The U.S. Navy has begun deploying a new ship-defense missile made by Tucson-based Raytheon Missile Systems, the company announced Monday.
Raytheon’s Standard Missile-6 reached “initial operational capability,” a milestone that essentially marks the first time a weapon system is considered minimally ready for use.
An undisclosed number of SM-6s were loaded aboard the guided missile destroyer USS Kidd in San Diego last week, the Navy said.
The latest in the Standard Missile series of ship-defense weapons, the SM-6 is also known as the RIM-174 Standard Extended Range Active Missile. It offers extended range, active and semiactive radar guidance modes and advanced fuzing technology.
Capt. Mike Ladner, manager for major surface-ship weapons programs, said in a Navy news release that the SM-6 reached deployment readiness on schedule.
However, the Government Accountability Office noted in a March report that the program schedule had been extended to allow for supplemental testing.
Raytheon says the SM-6 provides long-range protection against fixed-wing aircraft,
helicopters, unmanned aerial vehicles and cruise missiles. The interceptor combines the airframe and propulsion of earlier Standard Missiles with the advanced signal-processing and guidance-control capabilities of Raytheon’s Advanced Medium-Range Air-to-Air Missile, the company said.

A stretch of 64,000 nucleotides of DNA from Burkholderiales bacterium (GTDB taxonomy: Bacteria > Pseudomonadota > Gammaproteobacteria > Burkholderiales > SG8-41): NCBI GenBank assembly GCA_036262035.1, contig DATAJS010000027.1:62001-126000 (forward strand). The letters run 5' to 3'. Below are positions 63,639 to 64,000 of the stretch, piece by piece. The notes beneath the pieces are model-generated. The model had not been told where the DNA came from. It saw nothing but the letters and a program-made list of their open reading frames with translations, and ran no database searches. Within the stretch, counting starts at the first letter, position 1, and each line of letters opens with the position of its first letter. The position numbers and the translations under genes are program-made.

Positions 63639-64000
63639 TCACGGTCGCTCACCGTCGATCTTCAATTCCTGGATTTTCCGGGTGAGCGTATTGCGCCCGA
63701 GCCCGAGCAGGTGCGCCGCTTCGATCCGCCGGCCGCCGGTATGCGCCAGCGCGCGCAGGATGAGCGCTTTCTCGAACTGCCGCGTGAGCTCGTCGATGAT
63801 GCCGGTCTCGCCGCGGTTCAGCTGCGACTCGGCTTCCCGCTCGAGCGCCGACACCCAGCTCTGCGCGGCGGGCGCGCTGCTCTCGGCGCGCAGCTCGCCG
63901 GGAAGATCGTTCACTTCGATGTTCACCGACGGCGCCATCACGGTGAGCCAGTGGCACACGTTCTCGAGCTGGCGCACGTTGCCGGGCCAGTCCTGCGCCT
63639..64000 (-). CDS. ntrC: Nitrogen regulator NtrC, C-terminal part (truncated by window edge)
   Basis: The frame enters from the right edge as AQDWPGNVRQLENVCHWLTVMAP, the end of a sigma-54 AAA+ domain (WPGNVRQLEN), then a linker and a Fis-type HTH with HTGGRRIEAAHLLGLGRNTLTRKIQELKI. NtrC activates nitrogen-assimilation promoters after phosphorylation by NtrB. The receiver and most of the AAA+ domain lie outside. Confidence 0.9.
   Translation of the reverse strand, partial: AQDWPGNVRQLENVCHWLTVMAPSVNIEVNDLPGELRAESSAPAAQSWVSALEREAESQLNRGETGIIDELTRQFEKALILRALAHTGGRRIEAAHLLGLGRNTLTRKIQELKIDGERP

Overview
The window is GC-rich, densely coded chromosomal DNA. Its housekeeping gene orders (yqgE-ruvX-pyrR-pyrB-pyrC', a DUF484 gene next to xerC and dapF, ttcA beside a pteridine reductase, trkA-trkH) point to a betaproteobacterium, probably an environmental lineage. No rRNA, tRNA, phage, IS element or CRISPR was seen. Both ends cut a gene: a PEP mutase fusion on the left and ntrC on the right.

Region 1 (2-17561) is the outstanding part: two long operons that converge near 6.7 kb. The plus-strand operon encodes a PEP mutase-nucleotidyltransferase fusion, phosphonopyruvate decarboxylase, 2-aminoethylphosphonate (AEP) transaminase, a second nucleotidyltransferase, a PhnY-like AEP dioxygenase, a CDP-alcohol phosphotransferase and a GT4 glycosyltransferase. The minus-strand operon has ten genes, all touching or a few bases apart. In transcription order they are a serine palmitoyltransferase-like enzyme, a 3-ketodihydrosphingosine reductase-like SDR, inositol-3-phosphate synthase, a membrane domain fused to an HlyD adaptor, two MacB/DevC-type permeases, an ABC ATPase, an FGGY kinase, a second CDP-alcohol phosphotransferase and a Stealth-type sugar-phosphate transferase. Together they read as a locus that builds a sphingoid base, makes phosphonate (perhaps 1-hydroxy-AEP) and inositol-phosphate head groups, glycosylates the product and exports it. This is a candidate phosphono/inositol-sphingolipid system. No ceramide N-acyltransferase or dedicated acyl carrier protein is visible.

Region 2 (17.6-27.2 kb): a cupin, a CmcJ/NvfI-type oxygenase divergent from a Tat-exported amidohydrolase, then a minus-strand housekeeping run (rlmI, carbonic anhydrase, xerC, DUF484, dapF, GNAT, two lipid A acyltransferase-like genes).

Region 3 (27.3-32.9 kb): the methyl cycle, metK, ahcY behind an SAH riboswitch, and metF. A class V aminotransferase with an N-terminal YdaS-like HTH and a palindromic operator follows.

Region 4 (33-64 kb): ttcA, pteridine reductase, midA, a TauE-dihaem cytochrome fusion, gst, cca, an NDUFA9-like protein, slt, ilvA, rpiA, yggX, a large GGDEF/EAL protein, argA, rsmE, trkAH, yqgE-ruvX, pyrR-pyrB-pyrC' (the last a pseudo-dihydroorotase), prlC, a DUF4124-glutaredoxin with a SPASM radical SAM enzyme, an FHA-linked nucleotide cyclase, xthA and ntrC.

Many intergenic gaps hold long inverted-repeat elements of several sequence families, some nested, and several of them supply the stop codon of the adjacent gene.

“This is a monumental moment for the SM-6 program and signifies a new era of fleet defense for our naval war fighters,” Taylor Lawrence, president of Raytheon Missile Systems, said in prepared remarks. “The SM-6 significantly improves the sailor’s ability to strike at various targets at extended range.”
While the range of the SM-6 remains classified, Raytheon and the Navy have said it is substantially longer than its predecessor, the SM-2, which has a range of about 100 miles. A prior developmental version the SM-2 Block IV Extended Range had a reported range of up to 230 miles, compared with about 100 miles for earlier SM-2 variants.
But not everybody is convinced the SM-6 is ready for action. The GAO in its report to Congress in March concluded that the SM-6’s reliability has not been sufficiently demonstrated, citing several test failures and the lack of testing for certain capabilities until after production began.
The Navy disagreed, citing supplemental testing completed in November 2012, the GAO reported. But the GAO also noted that a Pentagon watchdog agency reported in January that the supplemental testing might not be enough to verify problems were corrected.
Though the SM-6 is designed to defeat a variety of threats, for both ship and area defense, it is seen as a vital shield against an evolving threat of highly agile, supersonic cruise missiles.
Raytheon says it has delivered more than 50 SM-6 interceptors to the Navy under low-rate production contracts. In September, Raytheon won a contract for $243 million to build 89 new SM-6 interceptors, starting up full-rate production.
Overall, the Pentagon plans to spend more than $6 billion on SM-6 development and procurement of 1,200 missiles by 2019.
Final assembly of the SM-6 is performed at Raytheon Missile Systems’ year-old, $75 million plant at the Army’s Redstone Arsenal near Huntsville, Ala. Development and seeker production are performed in Tucson, where the Standard Missile program is also managed.